How to put markers on maps
What you need
To be able to prepare your data so you can create an application that uses Google Earth or Google Maps, and embeds Google data visualization and twitter activity of your data straight out of Excel.
These kind of applications can be quite complex to set up. Generally speaking there are multiple transactions associated with each spot on the map. This is because you want to visualize (using charts and/or tables inside a pop up infoWindow) quantifiable data associated with a particular location. That means that we may have to handle data matching and joining as well as mapping. The step by step example is an application which takes concert venues as the locations, with concerts as the transactions, and a look up of artist details to combine into a single dataset to be mapped and visualized. There are plenty of other examples to be found in Data Driven Mapping applications
- It is expected that you have at transactional data, locational data which has already been geocoded (probably using How to Geocode addresses using Google Maps) and perhaps other lookup type data, all of which needs to be combined and plotted on either Google Earth or Google Maps. You can do that using the built in joining capability or some other method of your own devising.
- Go to the Step by Step Transactions Sheet. This contains the list of concerts (Transactions) and looks like this. The next task is combine this with the locations – by matching on Address ID, and artists, by Matching on Artist ID.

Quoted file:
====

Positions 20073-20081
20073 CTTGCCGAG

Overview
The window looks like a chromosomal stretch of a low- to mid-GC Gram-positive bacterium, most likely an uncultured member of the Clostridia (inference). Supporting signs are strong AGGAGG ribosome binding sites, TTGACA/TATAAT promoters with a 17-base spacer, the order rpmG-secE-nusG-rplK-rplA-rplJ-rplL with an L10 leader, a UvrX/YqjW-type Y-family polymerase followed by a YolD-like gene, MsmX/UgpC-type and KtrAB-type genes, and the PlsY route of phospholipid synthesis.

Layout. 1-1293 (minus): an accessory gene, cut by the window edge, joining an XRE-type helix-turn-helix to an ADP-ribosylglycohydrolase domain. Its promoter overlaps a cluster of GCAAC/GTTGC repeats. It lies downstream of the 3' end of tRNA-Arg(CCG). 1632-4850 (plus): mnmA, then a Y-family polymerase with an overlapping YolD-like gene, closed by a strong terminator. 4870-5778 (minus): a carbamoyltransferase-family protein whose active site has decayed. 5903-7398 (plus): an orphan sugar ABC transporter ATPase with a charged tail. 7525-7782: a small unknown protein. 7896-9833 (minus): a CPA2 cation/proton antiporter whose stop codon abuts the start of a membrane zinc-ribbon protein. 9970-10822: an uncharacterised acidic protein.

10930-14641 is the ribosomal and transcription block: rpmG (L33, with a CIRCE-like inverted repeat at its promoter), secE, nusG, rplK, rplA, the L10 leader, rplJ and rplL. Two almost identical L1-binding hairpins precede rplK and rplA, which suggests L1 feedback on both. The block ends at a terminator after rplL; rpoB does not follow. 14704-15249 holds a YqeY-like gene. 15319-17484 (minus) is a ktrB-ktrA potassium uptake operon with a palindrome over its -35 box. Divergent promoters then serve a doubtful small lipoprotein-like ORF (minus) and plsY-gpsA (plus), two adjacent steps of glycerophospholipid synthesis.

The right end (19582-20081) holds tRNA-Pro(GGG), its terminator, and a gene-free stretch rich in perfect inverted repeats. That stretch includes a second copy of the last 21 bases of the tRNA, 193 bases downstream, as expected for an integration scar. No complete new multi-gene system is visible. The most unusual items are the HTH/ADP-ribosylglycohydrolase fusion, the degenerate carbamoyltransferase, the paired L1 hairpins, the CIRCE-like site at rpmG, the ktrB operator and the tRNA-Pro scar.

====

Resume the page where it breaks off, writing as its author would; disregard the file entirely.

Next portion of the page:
- Go to the Artist Master Sheet. Here is a list of artists corresponding to the Artist ID in the transactions. The idea is that we will combine the artist information with the transaction data.
- Go to the Step by Step Master Sheet. Here is the list of locations we already used in How to Geocode addresses using Google Maps and How to put markers on maps. Now we are going to join that to the transaction data using the address ID.
- Go to the Step by Step Join sheet. Here you will see the result of joining all this data. This is the data that is going to be used to create a VizMap application. If you already have such data, perhaps joined from a database, you of course can just start here – ignoring the previous steps. Here is the joined data
What just happened ?
Your data is now organized so you can create a vizMap Data Driven Mapping applications
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- How to define your vizMap application – Dictionary
- How to define your vizMap Application – visualizations
- How to filter markers by Category
- How to Geocode addresses using Google Maps
- How to modify geocoding and mapping parameters
- How to Overlay circles on a Map
- How to prepare for your VizMap application – Parameters
- How to put markers on maps
- How to use alternate Map icons